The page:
An Amateur’s Guide to March Madness

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Get ready college basketball fans, the most exciting month of the year is here. After its cancellation last year due to COVID-19, March Madness is back and ready to bring some madness. As one of the only sporting events of 2020 to not crown a champion, the college basketball world is ready to see who’s best. 

March Madness refers to the NCAA Division I men’s basketball tournament, a single-elimination tournament that consists of 68 teams who compete in seven rounds for the national championship. Started in 1939, the annual tournament brings, arguably, the best college basketball teams together to compete for the top prize—and part of the fun is the arguments over who actually gets invited to the tournament. With 67 total games being played in about four weeks, the tournament is fast-paced, making it even more exciting to watch.  

The tournament is set up bracket style; the bracket consists of four regions with 16 teams in each region. Teams are seeded 1-16 based on their performances during the regular season. Starting with 68 teams, as games are played and teams move on, the field dwindles to the top 32, then moves to the Sweet Sixteen, Elite Eight and the Final Four, where one team from each region competes. 

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What makes it so exciting you may be wondering? As a single-elimination tournament, when you lose, you’re out. There are no do-overs, best two-out-of-threes or second chances—teams must win to continue. It is the epitome of “one and done.” This brings an extra bit of intensity for teams and fans alike, as a single mistake can see your favorite team booted out of the running. 

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Another exciting thing about March Madness is the sheer number of upsets that occur. Among the most enjoyable aspects of the tournament is that you never truly know what’s going to happen. While the odds may give a few hints or clues about which teams to watch out for, the single-elimination format means that no team is ever truly safe. A low-seeded team could come out on day one of the tournament and knock out a high-seeded team that many people believed were going to the final four (No. 15 Lehigh beating No. 2 Duke during March Madness 2012 is one of the best examples of this), but that’s just part of the excitement! These upsets make the tournament pretty unpredictable, and they showcase just how interesting and fun the tournament is to watch. 

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March Madness is one sporting event that even the most uneducated sports fans can play along with. Millions of fans each year follow the action of the tournament not just by watching the games, but by creating their own brackets. While it may seem like an intimidating process, predicting the winners can be as much based on luck as actual basketball knowledge.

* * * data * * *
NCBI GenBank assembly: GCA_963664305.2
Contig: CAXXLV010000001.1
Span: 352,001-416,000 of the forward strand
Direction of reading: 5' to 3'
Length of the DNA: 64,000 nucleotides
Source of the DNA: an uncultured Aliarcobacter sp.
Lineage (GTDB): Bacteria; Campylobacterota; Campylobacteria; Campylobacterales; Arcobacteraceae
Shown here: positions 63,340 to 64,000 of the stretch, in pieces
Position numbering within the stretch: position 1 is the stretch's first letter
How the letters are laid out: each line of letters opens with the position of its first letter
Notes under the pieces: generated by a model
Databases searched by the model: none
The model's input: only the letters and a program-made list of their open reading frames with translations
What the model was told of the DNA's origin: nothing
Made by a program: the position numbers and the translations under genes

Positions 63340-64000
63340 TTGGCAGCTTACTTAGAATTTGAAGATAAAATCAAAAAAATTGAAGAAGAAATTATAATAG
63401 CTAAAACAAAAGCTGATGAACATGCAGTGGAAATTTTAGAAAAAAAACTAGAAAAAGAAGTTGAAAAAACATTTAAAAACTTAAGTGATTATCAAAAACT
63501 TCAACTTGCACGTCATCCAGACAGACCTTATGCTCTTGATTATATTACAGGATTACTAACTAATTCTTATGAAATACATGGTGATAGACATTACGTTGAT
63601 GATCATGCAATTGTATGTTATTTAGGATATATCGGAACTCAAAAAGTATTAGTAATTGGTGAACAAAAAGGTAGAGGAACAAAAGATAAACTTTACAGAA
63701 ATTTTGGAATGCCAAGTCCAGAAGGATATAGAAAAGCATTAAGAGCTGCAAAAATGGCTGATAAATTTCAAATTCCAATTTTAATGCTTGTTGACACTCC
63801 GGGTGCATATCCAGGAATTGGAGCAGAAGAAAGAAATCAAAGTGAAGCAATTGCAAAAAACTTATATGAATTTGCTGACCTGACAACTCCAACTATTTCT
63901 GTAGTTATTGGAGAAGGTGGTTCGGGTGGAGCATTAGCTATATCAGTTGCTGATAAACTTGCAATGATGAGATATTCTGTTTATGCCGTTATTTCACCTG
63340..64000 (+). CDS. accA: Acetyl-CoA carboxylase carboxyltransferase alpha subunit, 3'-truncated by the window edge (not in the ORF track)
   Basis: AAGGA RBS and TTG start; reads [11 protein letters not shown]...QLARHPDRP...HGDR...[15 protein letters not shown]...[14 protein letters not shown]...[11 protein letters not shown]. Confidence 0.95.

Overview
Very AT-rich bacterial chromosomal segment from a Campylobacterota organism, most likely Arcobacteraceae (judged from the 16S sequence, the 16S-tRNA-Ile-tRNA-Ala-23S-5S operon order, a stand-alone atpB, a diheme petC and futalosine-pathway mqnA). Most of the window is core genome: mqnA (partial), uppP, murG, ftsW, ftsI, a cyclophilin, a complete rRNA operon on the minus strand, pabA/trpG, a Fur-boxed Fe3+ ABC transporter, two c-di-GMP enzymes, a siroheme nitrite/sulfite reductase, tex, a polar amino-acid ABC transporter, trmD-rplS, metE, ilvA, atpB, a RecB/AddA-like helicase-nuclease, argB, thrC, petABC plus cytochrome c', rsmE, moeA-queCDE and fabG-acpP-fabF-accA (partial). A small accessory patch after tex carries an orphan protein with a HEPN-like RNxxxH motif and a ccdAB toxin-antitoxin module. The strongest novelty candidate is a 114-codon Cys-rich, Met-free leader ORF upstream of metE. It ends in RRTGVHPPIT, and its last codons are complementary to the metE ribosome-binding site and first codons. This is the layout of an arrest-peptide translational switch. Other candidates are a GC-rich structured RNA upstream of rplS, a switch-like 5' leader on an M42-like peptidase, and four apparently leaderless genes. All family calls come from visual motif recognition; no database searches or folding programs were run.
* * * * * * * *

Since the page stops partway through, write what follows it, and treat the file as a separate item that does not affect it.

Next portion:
You can find an empty bracket on sites like ESPN or NCAA; to play along, all you have to do is choose a winner for each game! Most newbies tend to pick the higher seed (the team with the lower number next to its name) because these teams are likely the “better” ones. You can also choose teams randomly or with another system in mind (like choosing a winner based on which teams’ mascot you like better or who has the better colors in their uniform). There is honestly no wrong way to fill out a bracket. Since upsets are extremely likely to occur, you never know who’s going to knock out who!

Filling out a bracket for March Madness is fun, and it can also lead to some extra cash. Many people join a pool during March Madness. These pools consist of friends, family, coworkers or random ones on sites like ESPN, where everybody pays an entrance fee and competes to see who has the most accurate bracket. Those who correctly predict the teams that make it to the Final Four, the championship, and eventually, the winner of the tournament, win predetermined shares of the pot. It’s a fun way to stay connected with the tournament, compete with friends and potentially earn some money!

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Whether you care about college basketball or you’re simply rooting for the “Cinderella” team (those teams who make it much farther in the tournament than anyone would expect), everyone can watch and enjoy March Madness. 

This year’s tournament will kick off on Sunday, March 14 with the Selection Show (where the final seeds and brackets are released). First-round games will start the following Friday, March 19, with games being played every weekend until the NCAA Tournament Championship Game on Monday, April 5. 


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